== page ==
RSS
 

Archive for the ‘Gift Suggestions’ Category

Why Giving Really Is Better Than Receiving!

11 Nov

We’ve all heard people say that it’s better to give than to receive, but would you believe that being generous is tangibly good for you? That’s right, according to Dr. Devin A. Byrd, Behavioral Sciences Department Chair at South University, there are mental health benefits to altruistic behaviors, and gift-giving is definitely among those.

From searching for just the right gift to fit your loved one’s personality to wrapping it and sending it, the very act of shopping for someone else provides “an emotional lift,” according to Dr. Byrd But even more than the ‘feel-good’ quality of giving, your generosity sparks positive memories of the person you’re shopping for which also provides a mood boost. Another bonus is that the gift itself creates a noticeable link between the two of you. Especially in this modern age, when many people will celebrate holidays at a distance from one another, the act of sending gifts when you can’t be there is a way to strengthen bonds. And of course, there’s nothing more important to mental health than your social support network. Gift-giving is a way to help keep it strong even when they’re far away.

You may be saying, “Okay, that’s great – yes, it feels good to send a gift, but it isn’t like it has any physical health benefit, right?” Wrong! There is a ton of research showing that those who are generous on a regular basis (i.e., they help out a charity, they perform random acts of kindness, they surprise people with gifts, etc.) are healthier and live longer. Stephen Post, professor of Preventative Medicine at Stony Brook University, found that regular generosity had a positive impact even on people suffering from chronic illnesses.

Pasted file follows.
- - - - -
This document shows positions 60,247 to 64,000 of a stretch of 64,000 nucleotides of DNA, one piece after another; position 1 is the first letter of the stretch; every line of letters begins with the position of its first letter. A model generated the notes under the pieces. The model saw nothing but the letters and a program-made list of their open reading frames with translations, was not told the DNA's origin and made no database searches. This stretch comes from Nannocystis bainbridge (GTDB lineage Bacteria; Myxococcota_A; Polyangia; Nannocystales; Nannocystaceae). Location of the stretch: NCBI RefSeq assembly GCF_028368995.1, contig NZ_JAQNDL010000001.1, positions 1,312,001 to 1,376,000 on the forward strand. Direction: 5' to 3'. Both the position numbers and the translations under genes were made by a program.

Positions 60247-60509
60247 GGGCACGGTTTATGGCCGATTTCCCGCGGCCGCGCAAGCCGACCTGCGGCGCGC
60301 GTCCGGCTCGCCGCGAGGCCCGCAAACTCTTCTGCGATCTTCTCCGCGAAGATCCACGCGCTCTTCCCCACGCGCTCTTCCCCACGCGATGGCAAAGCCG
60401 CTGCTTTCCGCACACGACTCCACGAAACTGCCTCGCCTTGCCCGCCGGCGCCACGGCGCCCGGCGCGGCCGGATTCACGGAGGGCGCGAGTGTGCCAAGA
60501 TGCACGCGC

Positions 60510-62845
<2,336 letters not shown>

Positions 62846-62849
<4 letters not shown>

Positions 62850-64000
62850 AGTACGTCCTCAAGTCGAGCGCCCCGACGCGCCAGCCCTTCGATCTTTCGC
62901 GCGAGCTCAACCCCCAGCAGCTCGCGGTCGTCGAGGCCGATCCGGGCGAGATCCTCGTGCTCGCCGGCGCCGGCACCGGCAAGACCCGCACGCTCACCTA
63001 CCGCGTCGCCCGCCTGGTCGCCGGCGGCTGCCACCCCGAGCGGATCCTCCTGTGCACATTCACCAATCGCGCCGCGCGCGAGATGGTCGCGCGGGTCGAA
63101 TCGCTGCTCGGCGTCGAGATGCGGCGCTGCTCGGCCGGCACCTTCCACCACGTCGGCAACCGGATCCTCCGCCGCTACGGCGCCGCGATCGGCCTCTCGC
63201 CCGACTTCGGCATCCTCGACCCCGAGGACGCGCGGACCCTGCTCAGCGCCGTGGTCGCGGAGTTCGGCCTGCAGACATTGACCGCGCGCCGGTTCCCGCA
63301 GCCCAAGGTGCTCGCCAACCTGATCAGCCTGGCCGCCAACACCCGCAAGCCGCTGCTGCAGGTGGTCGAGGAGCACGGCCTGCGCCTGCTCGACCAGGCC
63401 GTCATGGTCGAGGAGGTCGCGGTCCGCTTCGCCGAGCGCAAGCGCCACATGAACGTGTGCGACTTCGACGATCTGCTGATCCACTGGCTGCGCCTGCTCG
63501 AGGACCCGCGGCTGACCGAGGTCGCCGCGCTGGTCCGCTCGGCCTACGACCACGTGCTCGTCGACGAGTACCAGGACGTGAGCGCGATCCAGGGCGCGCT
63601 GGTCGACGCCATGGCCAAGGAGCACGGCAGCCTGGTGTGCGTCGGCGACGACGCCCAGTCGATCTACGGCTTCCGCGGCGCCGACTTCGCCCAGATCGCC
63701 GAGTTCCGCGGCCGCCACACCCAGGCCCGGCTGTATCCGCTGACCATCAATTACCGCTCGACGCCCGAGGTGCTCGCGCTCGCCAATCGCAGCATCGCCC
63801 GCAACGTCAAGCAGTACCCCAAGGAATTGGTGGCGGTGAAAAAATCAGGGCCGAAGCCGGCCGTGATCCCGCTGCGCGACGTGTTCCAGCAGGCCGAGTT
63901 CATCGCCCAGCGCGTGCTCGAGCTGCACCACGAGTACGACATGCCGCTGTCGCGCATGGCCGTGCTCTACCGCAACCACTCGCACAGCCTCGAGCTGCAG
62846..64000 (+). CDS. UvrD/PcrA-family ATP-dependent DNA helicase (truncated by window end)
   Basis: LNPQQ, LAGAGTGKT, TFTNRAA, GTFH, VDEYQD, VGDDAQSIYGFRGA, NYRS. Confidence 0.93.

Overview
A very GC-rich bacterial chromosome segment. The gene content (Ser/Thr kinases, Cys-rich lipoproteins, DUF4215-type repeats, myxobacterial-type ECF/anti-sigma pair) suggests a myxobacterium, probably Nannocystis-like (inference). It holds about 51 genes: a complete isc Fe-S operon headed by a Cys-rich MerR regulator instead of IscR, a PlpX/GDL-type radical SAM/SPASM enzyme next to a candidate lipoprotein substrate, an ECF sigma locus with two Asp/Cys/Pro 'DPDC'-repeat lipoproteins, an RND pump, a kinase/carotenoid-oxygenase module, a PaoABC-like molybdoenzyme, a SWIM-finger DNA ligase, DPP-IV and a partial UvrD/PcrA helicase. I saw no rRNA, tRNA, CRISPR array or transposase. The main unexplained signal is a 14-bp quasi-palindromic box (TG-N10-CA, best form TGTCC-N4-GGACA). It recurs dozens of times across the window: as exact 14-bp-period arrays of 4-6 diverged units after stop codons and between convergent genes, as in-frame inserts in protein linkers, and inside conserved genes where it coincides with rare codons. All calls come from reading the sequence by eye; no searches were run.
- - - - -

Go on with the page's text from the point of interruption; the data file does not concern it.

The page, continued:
You might ask, “How does that work?” It turns out that things like shopping for another person, spending time helping them, and even talking to them during a time of a need, turns your focus from your own day-to-day life, and onto the other person. Researchers think that this reduces internal stress. Stress and the cortisol it produces are major factors in the development of almost every chronic disease you can think of. Reducing stress is directly linked to better health.

But perhaps the best way that giving is good for you is that it generates a sense of gratitude. “Of course it does,” you might say, “when you send a gift or spend your time, the person you give it to is thankful.” And yes, that’s true, but gift-giving also invokes a sense of gratitude in the giver! When choosing a gift, or thoughtfully supporting someone we care for, we’re often also expressing that we’re grateful for that person’s role in our lives. This creates a cycle of contentment, stress-reduction, and even creates a hormone called oxytocin, which is responsible for making us feel connected, warm, and empathetic.